The Loxahatchee Groves Town Council last week supported the rebuilding of the town’s pump at the C-51 Canal that draws water into the community’s canals during the dry season.
Discussion of rebuilding the old pump and installing an automatic starter began with the Loxahatchee Groves Water Control District last year when it was still an independent entity before being absorbed by the town.
In December 2018, the council deferred action on replacing the pump until it could get more bids on the work. The pump, which needs a major overhaul if not replacement, is the town’s sole source of back-pumping water from the C-51 Canal when water gets low in the town’s canals.
The timing of the electric pump operation is critical due to peak power demand, when electricity can be cost prohibitive. The proposals include a soft-start device that can be activated automatically when electric rates are lowest, eliminating the need for a staff member to come out and start the motor.
The issue came up again at the council’s Aug. 6 meeting as part of Town Engineer Larry Peters’ monthly report. Estimates for repairing the pump, motor and starting equipment is $48,100 for a new pump, or have the existing pump repaired at a cost between $12,160 minimum to $25,600 maximum, $6,900 to remove the shed roof and deliver the pump to the shop and back, and $19,387 for a new motor and starter and wiring.
“This proposal replaces the existing motor,” Mayor Robert Shorr said. “That’s what I want to talk about. Where are we on this? Time is of the essence being in the wet season. Are there funds allocated for this pump? I know that you’re looking at a new starter. To put new starters in old motors often is not a good idea.”
Shorr added that the contractor would need to pull the roof off the building in order to get to the pump and motor.
“This has to be done by the end of next month,” he said, explaining that when the dry season arrives, the town would have to wait another year to do the work. “It’s the wet season right now. If it doesn’t get done until next summer, we’re another year [without work on] a critical piece of equipment that we need very badly during the dry season.”
Peters said that to the best of his knowledge, money for the pump project, which the council approved at an earlier meeting, is in the budget.
“I don’t know if the council needs to take any action to make this move forward,” Shorr said. “It has been talked about for long enough.”
Peters added that there were three approved, competitive bids for the project, and Sullivan Electric was awarded the contract.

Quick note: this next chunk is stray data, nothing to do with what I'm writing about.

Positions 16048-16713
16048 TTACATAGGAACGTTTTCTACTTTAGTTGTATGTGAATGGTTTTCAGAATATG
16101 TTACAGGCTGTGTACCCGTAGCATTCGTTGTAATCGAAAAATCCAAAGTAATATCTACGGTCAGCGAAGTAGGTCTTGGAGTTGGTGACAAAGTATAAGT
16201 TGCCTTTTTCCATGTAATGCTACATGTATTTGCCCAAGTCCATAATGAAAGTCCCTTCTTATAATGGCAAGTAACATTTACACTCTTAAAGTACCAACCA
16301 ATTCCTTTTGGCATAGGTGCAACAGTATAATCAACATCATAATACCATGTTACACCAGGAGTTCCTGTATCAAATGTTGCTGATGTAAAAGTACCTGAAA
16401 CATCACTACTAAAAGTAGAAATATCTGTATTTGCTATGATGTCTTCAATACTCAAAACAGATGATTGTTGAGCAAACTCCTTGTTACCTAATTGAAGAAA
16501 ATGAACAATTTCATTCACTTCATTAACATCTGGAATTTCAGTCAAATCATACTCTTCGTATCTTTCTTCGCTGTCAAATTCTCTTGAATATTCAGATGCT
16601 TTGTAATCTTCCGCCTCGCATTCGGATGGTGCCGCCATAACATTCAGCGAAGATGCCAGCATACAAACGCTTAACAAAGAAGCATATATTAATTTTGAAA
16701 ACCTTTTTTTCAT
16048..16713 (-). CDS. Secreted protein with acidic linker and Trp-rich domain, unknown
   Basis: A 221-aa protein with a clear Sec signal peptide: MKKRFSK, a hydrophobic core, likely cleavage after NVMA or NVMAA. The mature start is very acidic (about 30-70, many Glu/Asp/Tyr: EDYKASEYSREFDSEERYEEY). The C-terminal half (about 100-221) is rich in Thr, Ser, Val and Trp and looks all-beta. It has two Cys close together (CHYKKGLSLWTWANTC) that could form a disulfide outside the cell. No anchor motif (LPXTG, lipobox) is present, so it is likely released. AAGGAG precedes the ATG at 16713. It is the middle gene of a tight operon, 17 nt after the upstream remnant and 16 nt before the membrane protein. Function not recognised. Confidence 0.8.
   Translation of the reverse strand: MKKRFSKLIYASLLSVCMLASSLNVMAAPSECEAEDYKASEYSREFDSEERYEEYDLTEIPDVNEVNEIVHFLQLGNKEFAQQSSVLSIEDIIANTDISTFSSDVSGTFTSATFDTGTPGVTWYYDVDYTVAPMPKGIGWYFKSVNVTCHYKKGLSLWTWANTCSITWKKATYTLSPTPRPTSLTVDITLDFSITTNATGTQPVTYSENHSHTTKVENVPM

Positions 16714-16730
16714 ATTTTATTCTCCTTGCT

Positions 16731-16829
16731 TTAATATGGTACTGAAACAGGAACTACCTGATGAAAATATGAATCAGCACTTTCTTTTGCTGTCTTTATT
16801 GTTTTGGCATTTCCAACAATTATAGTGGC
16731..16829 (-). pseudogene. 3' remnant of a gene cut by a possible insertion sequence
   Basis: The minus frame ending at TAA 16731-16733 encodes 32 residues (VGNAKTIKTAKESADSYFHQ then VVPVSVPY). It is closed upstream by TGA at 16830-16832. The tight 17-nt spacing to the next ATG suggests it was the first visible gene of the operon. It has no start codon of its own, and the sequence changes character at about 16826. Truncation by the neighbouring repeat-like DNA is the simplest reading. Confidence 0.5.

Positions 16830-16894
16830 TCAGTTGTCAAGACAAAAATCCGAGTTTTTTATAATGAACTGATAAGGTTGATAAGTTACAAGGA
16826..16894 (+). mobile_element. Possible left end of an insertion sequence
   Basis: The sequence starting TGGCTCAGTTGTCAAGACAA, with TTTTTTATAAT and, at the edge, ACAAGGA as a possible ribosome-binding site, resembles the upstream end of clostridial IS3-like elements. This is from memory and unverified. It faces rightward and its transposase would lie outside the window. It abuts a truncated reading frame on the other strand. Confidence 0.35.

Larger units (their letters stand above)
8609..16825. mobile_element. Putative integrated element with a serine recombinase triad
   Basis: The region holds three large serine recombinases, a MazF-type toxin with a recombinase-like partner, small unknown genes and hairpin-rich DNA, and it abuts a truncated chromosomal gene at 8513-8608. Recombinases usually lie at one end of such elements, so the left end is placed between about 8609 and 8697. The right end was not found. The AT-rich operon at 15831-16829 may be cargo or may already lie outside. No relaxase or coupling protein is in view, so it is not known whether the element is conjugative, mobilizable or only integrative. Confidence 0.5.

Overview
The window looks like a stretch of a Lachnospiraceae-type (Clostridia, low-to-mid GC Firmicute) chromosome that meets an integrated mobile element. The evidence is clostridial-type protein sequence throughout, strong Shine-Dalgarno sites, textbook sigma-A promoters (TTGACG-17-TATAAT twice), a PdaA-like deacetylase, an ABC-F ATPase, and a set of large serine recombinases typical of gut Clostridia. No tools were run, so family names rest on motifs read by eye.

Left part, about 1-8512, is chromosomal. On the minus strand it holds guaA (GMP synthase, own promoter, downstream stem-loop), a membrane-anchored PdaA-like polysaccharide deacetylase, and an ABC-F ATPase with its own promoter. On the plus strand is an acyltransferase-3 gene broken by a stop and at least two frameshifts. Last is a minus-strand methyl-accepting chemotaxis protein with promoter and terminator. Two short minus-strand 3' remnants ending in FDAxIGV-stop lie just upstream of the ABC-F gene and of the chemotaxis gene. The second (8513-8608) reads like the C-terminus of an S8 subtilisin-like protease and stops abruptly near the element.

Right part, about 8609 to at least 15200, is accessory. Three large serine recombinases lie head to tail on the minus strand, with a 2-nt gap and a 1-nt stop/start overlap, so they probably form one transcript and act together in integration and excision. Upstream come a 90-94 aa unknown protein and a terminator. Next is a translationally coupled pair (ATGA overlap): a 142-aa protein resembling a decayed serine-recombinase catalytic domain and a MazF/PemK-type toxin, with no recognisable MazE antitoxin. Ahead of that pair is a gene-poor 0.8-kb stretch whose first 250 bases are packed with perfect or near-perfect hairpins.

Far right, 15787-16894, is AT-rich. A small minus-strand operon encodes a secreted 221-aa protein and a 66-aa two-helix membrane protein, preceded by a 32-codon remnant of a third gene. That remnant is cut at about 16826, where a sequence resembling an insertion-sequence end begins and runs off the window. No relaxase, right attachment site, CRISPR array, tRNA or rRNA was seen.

“The only reason we didn’t do it back then was because we used the pump every day,” he said. “We’re not using it now, so now is the time to fix it.”
Councilwoman Phillis Maniglia asked if someone could be hired to remove the roof for the electricians, estimated in the contract at $6,900.
“There is,” Peters said. “We could do it ourselves, but we can only do so much.”
Councilwoman Laura Danowski, who previously worked at Sullivan Electric, said the company has all the equipment to do the job.
Peters clarified that the quote is for repair of the pump, a 150-horsepower motor and all the electrical controls.
“We won’t have to have a guy come in on Saturday and pay him overtime to turn the pump on,” Peters said. “This is a float switch, so when the water goes down, the pump comes on, and we can set it at any level we wish.”
Shorr said he was interested in looking at additional pumps to make the system more reliable.
“Maybe a duplicate or smaller pump,” he said. “These kinds of things we can look at in the future, but these things are made to last and they’re repairable.”
Councilman Dave DeMarois made a motion to approve up to $48,000 for the project, but during public comment, former Councilman Todd McLendon objected to the council taking action because the item had not been listed on the agenda.
“There weren’t three competitive bids on this project like it was stated,” McLendon said. “There were three contractors who bid on a certain thing, and then it got changed and added to… I’m completely against getting a new motor. That’s a waste of money. Yes, the motor is really old, but it is still working, so why mess with it?”
McLendon said he works on similar equipment, and the town should be able to get at least six bidders on such a project.
Maniglia agreed with McLendon, noting that she sat with McLendon on the council when it deferred action, withdrawing her second to the motion.
Peters said the final bids had been approved by an engineer, and Town Manager Jamie Titcomb said the only reason it was coming before the council for approval was that it exceeded the cost threshold for administrative approval.
Councilwoman Lisa El-Ramey said she would still like to see the other bids.
Titcomb suggested postponing the item to the next meeting, but Shorr asked Peters if he could locate the other bids that evening.
“Can you bring them tonight?” Shorr asked. “Can you go get them and bring this back later? This is the wet season. This is an emergency. It needed to happen a year ago.”
Peters agreed to find the other bids and produced them later in the meeting, as well as a letter from an engineer stating that he had chosen Sullivan Electric to do the work.
He added that McLendon had suggested adding floats to the new equipment, but he had not gone out for three additional bids on the project for a $1,200 item.
Maniglia restated her second to DeMarois’ motion, which then carried 5-0.